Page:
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Comic Review: Justice League: The Rise of Arsenal #1 by J. T. Krul and Geraldo Borges

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When I was growing up and the Teen Titans were still a group comprised of sidekicks of the Justice League (Robin, Aqualad, Kid Flash, then Wonder Girl), Speedy was a frequent guest star and one of my favorite superheroes. I know, I know, the whole trick arrow schtick was really cheesy, but I could become an archer, right? I couldn't grow up to be Superman or the Flash, but I could be Green Arrow, and Speedy was the first rung on that ladder.

Besides, Speedy was cool. The chicks dug him. And he was always pretty laid back while everyone around him got tense. Then in the 1970s, Roy Harper (Speedy) turned to drugs and ended up being the first superhero to have a drug problem. Then he kind of faded out of the limelight again.

Since then, Speedy has grown up, become a father, and a renowned archer and fighter. He dropped the Speedy name and became Arsenal, a one-man army. Lately, he's become known as Red Arrow, basically a red knockoff of Green Arrow.

But trouble has come to Roy's life again, and the first issue in this new four-issue mini-series has serious consequences for him. First off, Prometheus cuts off Roy's right arm. That wouldn't really be a problem because there are so many bionic replacements in the DC Universe. However, he's also infected with some kind of nano-tech virus that won't allow this. At least, not yet.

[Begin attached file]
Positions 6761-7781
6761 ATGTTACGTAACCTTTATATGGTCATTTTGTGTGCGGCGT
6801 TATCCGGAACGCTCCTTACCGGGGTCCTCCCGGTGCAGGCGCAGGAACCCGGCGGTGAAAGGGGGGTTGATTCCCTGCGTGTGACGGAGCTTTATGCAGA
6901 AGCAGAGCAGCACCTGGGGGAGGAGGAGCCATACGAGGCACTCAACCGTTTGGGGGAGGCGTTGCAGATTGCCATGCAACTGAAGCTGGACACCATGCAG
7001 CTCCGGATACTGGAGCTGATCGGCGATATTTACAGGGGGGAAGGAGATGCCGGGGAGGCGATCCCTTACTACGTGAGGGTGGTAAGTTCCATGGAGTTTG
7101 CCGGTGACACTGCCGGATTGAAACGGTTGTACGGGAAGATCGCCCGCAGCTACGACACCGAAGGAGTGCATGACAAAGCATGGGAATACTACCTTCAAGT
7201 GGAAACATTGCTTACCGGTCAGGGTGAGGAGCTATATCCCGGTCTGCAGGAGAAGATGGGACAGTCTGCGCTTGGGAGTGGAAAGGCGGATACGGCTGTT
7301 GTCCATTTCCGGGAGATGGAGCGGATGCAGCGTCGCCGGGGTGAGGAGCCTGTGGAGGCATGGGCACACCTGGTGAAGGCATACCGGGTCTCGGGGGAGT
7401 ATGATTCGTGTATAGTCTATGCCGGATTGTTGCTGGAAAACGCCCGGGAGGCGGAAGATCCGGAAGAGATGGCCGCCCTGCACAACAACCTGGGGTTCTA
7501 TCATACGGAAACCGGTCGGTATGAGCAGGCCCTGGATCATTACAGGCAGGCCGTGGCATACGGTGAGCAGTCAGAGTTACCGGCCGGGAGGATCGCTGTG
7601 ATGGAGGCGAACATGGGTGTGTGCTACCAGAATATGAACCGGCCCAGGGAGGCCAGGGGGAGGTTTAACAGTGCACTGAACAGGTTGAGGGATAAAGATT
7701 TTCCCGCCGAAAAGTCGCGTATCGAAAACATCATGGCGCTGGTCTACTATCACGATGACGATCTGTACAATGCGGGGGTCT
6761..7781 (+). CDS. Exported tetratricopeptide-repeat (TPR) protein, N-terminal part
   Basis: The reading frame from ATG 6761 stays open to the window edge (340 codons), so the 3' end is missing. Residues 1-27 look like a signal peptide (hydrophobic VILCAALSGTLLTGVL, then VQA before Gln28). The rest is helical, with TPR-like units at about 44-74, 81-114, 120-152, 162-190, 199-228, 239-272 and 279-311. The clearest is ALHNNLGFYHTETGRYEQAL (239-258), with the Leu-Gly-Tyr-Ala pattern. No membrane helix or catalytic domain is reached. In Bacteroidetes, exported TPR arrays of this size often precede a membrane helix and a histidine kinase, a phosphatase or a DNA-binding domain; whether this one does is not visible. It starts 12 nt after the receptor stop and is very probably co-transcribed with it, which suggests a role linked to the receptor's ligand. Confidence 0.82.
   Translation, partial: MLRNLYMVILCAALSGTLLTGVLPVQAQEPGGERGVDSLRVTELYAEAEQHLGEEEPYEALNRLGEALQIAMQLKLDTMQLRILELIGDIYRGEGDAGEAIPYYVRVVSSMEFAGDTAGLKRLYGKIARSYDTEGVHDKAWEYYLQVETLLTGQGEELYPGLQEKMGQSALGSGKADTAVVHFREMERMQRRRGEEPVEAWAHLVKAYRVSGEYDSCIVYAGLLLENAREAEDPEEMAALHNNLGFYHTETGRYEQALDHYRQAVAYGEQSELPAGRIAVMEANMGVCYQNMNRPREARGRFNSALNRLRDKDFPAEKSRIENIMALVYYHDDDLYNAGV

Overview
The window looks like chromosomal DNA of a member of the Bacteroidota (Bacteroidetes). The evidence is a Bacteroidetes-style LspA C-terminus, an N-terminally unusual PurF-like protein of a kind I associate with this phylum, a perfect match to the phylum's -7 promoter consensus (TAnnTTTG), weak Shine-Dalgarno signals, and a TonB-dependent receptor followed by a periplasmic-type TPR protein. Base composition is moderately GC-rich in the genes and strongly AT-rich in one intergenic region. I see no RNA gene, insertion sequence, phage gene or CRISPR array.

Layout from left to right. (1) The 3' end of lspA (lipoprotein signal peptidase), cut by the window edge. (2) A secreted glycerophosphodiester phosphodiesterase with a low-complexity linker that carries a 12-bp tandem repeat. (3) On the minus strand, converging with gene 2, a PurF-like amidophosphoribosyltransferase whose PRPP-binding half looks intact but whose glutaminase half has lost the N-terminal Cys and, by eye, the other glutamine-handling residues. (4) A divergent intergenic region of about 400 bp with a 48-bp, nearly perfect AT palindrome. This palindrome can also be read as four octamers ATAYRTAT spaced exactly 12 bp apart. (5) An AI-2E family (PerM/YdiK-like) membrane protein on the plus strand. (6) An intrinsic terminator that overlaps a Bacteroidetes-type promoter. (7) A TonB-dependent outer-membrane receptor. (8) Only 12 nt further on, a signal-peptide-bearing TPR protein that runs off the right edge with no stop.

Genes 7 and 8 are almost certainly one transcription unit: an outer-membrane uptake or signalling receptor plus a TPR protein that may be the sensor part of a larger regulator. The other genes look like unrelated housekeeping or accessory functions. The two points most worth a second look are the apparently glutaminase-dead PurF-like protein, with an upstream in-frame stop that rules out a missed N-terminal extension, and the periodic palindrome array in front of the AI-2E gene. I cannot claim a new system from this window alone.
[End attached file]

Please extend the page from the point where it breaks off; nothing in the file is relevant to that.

The hardest blow, though, appears to be the death of Lian, his young daughter. I really liked her and the relationship he had with her, and I thought she fit in well with the rest of the DC Universe. At first I believed that her death was going to be unconfirmed, but the scenes in this issue seem to leave no wiggle room for that.

With the direction DC Comics had taken of late, I thought we'd gotten away from some of the dark storylines. Geoff Johns had been writing comics that elevated the medium again, making it bigger, bolder, and brighter. Hope and heroism were two of the main ingredients.

I have mixed feelings about this new mini-series. J. T. Krul has written a compelling narrative, and Geraldo Borges has created some really good art. But darkness and death weigh really heavy in these pages. Not only has Roy lost so much, but he's pushing everyone away from him as well. I don't know if I'm ready to wallow in so much pain with a hero I grew up with.

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